Nano-scale activism


Regarding Ray Ring's article about executive change at large environmental organizations, I understand the "frustration with boards of directors, low pay and constant fund-raising pressure" (HCN, 3/1/10). That's why I started Community for Sustainable Energy ( in 2006.

I worked with Clean Water Action and an affiliated national network for six years. I started CFORSE because I saw a better way to operate a grassroots canvass-based organization. Our overhead is minuscule compared to that of large organizations, allowing us to focus on local issues and keep our staff tight and well-trained compared to other canvassing groups.
It is truly an independent entrepreneurial activist venture, my version of the American dream. I have no board of directors to contend with, no personal fund-raising obligation (freeing my time to do other things), and I control my pay. The pay is still small potatoes, but I can go out and fund-raise through the canvass for extra income.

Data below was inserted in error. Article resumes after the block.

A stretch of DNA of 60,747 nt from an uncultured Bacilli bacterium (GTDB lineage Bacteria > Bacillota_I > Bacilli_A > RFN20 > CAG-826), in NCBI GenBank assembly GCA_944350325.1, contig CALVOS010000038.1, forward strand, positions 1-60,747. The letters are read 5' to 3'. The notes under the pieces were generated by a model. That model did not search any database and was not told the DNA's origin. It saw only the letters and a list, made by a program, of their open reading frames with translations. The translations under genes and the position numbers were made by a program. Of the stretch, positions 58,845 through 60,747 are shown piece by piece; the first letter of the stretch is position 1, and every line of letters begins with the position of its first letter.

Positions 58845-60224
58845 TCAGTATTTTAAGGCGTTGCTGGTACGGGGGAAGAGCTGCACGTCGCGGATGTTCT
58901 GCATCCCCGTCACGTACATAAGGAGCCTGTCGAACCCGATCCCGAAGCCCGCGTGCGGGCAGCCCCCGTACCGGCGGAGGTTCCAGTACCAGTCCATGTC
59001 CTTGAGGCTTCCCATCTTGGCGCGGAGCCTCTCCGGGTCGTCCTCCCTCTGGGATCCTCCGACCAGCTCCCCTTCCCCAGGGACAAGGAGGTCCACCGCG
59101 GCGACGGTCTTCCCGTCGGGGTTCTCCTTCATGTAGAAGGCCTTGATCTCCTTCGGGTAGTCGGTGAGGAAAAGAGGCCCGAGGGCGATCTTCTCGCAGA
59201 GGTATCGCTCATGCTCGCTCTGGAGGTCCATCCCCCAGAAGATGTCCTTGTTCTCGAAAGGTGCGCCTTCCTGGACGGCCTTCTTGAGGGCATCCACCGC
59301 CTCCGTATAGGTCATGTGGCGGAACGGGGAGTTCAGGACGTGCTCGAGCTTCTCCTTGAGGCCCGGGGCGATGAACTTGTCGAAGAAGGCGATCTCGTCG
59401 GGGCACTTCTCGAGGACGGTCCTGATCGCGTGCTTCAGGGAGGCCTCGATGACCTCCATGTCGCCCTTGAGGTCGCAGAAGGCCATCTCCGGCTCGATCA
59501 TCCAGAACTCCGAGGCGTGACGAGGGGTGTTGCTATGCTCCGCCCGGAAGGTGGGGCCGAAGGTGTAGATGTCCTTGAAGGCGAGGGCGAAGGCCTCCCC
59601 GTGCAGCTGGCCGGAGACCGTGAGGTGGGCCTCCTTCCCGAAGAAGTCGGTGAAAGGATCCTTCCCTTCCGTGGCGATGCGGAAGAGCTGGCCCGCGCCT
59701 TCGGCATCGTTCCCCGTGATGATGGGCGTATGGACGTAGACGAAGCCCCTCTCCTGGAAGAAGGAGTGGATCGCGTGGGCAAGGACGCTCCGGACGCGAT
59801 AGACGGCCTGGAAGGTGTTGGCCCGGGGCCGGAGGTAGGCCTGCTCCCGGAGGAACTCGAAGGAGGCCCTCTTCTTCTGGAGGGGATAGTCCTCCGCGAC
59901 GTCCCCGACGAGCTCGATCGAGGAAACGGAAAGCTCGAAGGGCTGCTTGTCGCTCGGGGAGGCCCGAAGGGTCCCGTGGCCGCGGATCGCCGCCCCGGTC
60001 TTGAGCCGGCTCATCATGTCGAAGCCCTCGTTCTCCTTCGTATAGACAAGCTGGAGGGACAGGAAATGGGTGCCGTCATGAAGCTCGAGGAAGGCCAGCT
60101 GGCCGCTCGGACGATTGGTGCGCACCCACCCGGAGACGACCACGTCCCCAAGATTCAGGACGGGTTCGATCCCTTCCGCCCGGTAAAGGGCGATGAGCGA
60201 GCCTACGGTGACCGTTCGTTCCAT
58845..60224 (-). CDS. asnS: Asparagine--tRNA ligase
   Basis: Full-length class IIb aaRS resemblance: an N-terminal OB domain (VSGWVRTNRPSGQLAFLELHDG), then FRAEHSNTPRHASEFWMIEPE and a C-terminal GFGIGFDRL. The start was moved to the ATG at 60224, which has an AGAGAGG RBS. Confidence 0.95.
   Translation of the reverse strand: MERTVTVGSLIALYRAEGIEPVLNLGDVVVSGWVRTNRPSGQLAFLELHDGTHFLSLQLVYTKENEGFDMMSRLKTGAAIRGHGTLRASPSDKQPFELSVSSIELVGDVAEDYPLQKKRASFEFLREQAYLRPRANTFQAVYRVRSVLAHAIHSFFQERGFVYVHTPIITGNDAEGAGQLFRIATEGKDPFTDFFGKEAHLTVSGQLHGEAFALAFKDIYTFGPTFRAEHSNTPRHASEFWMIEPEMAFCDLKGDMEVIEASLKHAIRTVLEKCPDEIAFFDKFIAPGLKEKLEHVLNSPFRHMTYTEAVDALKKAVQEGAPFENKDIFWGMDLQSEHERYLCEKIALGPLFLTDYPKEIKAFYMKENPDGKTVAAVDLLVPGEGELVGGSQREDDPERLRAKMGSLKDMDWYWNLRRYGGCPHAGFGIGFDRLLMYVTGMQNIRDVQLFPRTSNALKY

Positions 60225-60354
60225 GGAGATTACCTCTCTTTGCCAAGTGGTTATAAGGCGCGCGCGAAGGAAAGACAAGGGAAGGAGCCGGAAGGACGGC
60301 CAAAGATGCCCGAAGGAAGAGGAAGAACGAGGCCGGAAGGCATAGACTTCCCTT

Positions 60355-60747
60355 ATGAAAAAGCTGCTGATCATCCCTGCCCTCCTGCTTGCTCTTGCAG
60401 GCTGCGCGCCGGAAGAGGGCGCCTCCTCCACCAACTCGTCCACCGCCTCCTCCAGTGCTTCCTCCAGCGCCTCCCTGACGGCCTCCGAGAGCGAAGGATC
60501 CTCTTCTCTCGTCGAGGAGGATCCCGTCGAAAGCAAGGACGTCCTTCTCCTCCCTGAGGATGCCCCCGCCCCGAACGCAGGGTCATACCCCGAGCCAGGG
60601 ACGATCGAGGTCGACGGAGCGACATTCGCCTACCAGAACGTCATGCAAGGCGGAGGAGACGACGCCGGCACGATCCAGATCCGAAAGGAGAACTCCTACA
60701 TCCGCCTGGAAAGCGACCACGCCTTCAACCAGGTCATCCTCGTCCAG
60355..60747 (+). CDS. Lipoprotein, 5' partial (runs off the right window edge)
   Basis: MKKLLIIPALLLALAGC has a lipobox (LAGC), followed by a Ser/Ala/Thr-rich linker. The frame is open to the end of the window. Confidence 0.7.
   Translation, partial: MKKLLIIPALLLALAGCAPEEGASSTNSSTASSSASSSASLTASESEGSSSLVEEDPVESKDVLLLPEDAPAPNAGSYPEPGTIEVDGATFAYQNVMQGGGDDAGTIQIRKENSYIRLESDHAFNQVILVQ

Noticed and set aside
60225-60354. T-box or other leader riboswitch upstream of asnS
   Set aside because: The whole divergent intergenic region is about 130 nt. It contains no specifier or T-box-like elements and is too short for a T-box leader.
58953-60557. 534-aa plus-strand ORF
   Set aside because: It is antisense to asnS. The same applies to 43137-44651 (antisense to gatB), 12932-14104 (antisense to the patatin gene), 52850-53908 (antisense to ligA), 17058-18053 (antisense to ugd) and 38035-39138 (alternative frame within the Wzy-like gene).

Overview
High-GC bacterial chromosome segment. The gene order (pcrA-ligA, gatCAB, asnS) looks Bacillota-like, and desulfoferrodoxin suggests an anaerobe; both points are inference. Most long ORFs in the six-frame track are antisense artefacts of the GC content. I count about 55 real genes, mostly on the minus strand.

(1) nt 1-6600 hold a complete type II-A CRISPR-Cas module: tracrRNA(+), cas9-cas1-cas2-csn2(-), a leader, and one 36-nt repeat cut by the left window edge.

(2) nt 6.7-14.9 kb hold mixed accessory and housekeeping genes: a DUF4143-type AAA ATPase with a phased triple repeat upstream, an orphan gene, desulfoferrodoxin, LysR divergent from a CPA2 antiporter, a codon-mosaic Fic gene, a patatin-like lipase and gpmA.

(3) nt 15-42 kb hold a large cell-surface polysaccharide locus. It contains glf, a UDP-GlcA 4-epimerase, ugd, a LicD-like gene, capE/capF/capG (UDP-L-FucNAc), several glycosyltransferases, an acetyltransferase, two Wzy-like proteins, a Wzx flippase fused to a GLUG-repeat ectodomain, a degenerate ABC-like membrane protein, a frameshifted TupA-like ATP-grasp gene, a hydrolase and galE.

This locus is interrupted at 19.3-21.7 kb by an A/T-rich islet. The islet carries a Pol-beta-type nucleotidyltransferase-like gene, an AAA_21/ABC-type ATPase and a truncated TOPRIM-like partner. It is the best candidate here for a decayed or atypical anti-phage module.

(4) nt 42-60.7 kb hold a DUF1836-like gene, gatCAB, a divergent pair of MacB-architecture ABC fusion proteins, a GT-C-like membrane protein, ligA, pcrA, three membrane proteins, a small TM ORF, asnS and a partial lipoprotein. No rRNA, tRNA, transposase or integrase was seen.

We have worked to get trash trucks in Fort Collins to use biodiesel, improve the city bus service, pushed the Colorado Department of Transportation to give us a train to Denver, worked to get electrical co-ops to invest in efficiency, and now are working to spread PACE across Colorado. (PACE is Property Assessed Clean Energy, which allows counties to issue bonds to loan to property owners for energy improvements.)

Fred Kirsch
Director, Community
for Sustainable Energy
Fort Collins, Colorado